I’m afraid that there’s more disturbing news from Germany (beyond the elections in the Saarland on which I commented on September 6), as the rather timid moves by the ruling Social Democrats toward trimming the welfare state have caused their supporters to support other, more extreme, forms of collectivism. They come in “right-wing” and “left-wing” flavors, but they’re all poisonous, hatefully anti-American, and dangerous to the future of Germany and of Europe.
According to the Frankfurter Allgemeine Zeitung (the first table shows the vote shares of the parties in Saxony and their losses and gains from the last elections; click on the arrow to go to the results for Brandenburg), the results are decidedly unpleasant for lovers of liberty. (For English readers, the BBC has less detailed coverage.)
In today’s elections for the state legislatures in Saxony, it looks like the results are big losses in Saxony for the (conservative) Christian Democratic Union (from 56.9% to 41%), minor losses for the (socialist) Social Democratic Party (from 10.7% to its worst ever election result of 9.9%), minor gains for the (communist) Party of Democratic Socialism (from 22.2% to 23.6%), sufficient gains for the (classical liberal) Free Democratic Party to gain representation in the legislature (from 1.1% to 5.8%), sufficient gains for the (leftist/ecological) Green Party to gain representation in the legislature (from 2.4% to 5.0%), and a very disturbing gain for the (nationalist, irredentist, and fascist-leaning) National Democratic Party that entitles it to representation in the legislature (from .9% to 9.3%). (That would translate into 57 seats for the conservatives, 13 for the socialists, 32 for the communists, 12 for the fascists, 6 for the greens, and 8 for the classical liberals.)
In Brandenburg, it looks like a bigger win for the communists and a minor win for the fascists, with the Christian Democratic Union going from 26.5% to 19.4%, the Social Democratic Party going from 39.3% to 32%, the Party of Democratic Socialism going from 23.3% to 28.1%, and the German People’s Union going from 5.3% to 6.1%. (The Greens and the Free Democrats failed to gain representation, as they went from 1.9% to 3.5% and from 1.9% to 3.3%, respectively; 5% is needed to clear the threshhold for representation.) (That would translate into 20 seats for the conservatives, 33 for the socialists, 29 for the communists, and 6 for the fascists.)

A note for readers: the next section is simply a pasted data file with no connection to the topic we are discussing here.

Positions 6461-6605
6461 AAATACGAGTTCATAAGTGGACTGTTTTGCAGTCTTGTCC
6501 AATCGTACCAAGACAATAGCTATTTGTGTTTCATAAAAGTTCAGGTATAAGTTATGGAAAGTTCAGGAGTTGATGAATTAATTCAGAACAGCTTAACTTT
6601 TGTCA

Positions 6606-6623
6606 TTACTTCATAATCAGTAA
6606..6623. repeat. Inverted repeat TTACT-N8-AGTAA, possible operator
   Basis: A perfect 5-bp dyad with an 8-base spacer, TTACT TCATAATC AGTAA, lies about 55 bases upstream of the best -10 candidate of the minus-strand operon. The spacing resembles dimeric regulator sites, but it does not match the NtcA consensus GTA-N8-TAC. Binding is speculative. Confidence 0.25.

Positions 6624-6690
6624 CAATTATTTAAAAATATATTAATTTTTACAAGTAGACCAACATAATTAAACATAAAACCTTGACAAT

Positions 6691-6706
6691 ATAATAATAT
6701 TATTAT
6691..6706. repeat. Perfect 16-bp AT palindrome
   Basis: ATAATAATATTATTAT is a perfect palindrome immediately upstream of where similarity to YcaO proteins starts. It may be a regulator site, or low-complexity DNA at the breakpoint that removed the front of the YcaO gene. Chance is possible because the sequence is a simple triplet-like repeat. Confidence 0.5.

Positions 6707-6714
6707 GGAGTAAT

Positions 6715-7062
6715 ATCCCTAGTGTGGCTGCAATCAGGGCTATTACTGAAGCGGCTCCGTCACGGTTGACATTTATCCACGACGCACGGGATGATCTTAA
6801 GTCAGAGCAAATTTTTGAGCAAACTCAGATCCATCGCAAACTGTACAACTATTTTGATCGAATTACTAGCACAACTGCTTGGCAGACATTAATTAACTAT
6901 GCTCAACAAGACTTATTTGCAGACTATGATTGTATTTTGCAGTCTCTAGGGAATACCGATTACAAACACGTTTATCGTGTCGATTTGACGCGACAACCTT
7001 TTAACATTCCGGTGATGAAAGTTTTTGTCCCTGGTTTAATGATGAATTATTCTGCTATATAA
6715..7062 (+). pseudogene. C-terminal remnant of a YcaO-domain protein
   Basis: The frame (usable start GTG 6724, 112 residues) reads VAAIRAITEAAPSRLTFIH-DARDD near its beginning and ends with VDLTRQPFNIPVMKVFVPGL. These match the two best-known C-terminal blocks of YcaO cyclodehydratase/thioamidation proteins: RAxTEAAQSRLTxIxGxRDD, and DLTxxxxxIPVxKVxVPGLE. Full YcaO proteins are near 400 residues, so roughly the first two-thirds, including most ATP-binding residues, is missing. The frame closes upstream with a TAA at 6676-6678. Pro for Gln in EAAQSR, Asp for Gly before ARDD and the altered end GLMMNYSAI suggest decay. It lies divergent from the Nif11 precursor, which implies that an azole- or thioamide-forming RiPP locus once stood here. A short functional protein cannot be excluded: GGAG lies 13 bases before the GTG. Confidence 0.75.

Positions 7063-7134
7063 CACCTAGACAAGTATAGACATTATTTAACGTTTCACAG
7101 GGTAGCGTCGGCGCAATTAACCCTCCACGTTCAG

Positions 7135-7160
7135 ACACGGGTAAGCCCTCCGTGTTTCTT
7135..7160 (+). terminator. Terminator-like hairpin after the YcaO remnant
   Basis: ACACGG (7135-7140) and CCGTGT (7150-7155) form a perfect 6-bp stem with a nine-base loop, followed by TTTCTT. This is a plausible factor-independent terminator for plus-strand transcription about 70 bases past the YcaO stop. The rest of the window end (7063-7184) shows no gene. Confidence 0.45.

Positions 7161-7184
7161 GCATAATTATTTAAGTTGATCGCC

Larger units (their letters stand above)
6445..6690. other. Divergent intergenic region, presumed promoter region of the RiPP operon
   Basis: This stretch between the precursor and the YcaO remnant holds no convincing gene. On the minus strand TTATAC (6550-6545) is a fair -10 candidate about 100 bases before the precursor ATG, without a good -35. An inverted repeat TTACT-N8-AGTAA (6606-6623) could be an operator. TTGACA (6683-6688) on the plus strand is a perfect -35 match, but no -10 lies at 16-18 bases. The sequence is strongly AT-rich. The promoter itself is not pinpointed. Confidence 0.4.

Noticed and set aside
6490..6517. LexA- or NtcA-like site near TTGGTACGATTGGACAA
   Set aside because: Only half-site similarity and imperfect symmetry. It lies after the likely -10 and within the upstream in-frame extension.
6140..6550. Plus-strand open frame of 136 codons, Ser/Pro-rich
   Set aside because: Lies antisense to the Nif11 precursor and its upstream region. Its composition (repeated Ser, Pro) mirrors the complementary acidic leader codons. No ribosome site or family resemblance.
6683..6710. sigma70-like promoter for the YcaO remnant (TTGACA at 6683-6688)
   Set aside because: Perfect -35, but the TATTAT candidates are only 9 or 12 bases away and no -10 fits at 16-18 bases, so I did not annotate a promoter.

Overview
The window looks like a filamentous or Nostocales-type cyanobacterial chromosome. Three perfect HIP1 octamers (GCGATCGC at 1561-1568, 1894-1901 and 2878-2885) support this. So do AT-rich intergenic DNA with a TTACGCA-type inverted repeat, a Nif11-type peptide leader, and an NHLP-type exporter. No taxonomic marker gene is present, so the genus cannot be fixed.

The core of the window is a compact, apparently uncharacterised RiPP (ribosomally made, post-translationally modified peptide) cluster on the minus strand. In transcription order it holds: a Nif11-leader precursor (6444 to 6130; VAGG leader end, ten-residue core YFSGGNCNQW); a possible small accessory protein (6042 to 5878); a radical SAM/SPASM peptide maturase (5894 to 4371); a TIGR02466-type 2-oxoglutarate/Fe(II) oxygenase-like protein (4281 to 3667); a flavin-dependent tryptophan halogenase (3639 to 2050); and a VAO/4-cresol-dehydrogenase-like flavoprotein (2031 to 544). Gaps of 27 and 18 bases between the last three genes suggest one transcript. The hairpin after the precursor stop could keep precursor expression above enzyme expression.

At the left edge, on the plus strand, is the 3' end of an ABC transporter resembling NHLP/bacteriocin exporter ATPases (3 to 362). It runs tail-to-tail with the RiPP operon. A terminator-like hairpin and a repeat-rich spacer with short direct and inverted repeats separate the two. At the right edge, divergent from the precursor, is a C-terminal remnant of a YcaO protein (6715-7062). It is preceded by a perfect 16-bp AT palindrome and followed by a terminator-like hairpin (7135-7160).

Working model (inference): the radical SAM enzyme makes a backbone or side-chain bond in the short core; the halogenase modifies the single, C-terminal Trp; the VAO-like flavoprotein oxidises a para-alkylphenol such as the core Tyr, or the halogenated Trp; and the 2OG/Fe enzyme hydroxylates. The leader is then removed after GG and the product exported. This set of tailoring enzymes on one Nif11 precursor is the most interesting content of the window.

At least three things are noteworthy about the recent elections in Germany.
First is a trend toward punishing the socialists for recognizing the reality that the welfare state is simply unsustainable in Germany. It cannot fulfill the promises that politicians have made and it is seriously dragging down German productivity and the living standards that depend on that productivity.
The second is that the biggest drains are to more extreme and poisonous forms of collectivism, which are not so much ideological opponents as rival gangs of thugs, all motivated by the same magical desire to get something for nothing and obsessed with alleged conspiracies by Jews, Americans, financiers, and others to rob them of the glory and wealth that would be theirs if only those groups didn’t exist. (The Social Democrats and the Christian Democrats are remarkably similar in their theological attachment to the German welfare state. Indeed, a good deal of the criticism of tiny “cutbacks” has come from the conservatives.)
Third is that little attention has been paid in either the international press or the German press to this development, certainly in comparison to the hand-wringing about the American elections. (Medienkritik makes that point quite clearly.) On my last visit to Germany in the Hugendubel bookstore in Munich I saw tables loaded with anti-Bush books that present the U.S.A. as a terrible land of fascism and intolerance (and no less than 5 adulatory pro-Kerry books), but almost nothing on the rise of vicious communist and fascist parties in Germany. Politics in the U.S. may have its undesirable features, but extremist parties that call for exterminating minorities (whether racial, ethnic, or class-based) are not represented in any of the state legislatures or in the federal congress.
What will be interesting will be to read in Der Spiegel how the U.S.A. and George Bush are responsible for the election results in Saxony and Brandenburg. (Unsurprisingly, Der Spiegel led with the reduction of the CDU’s vote in Saxony and the necessity of a coalition with the FDP, rather than with the near destruction of the Social Democrats.)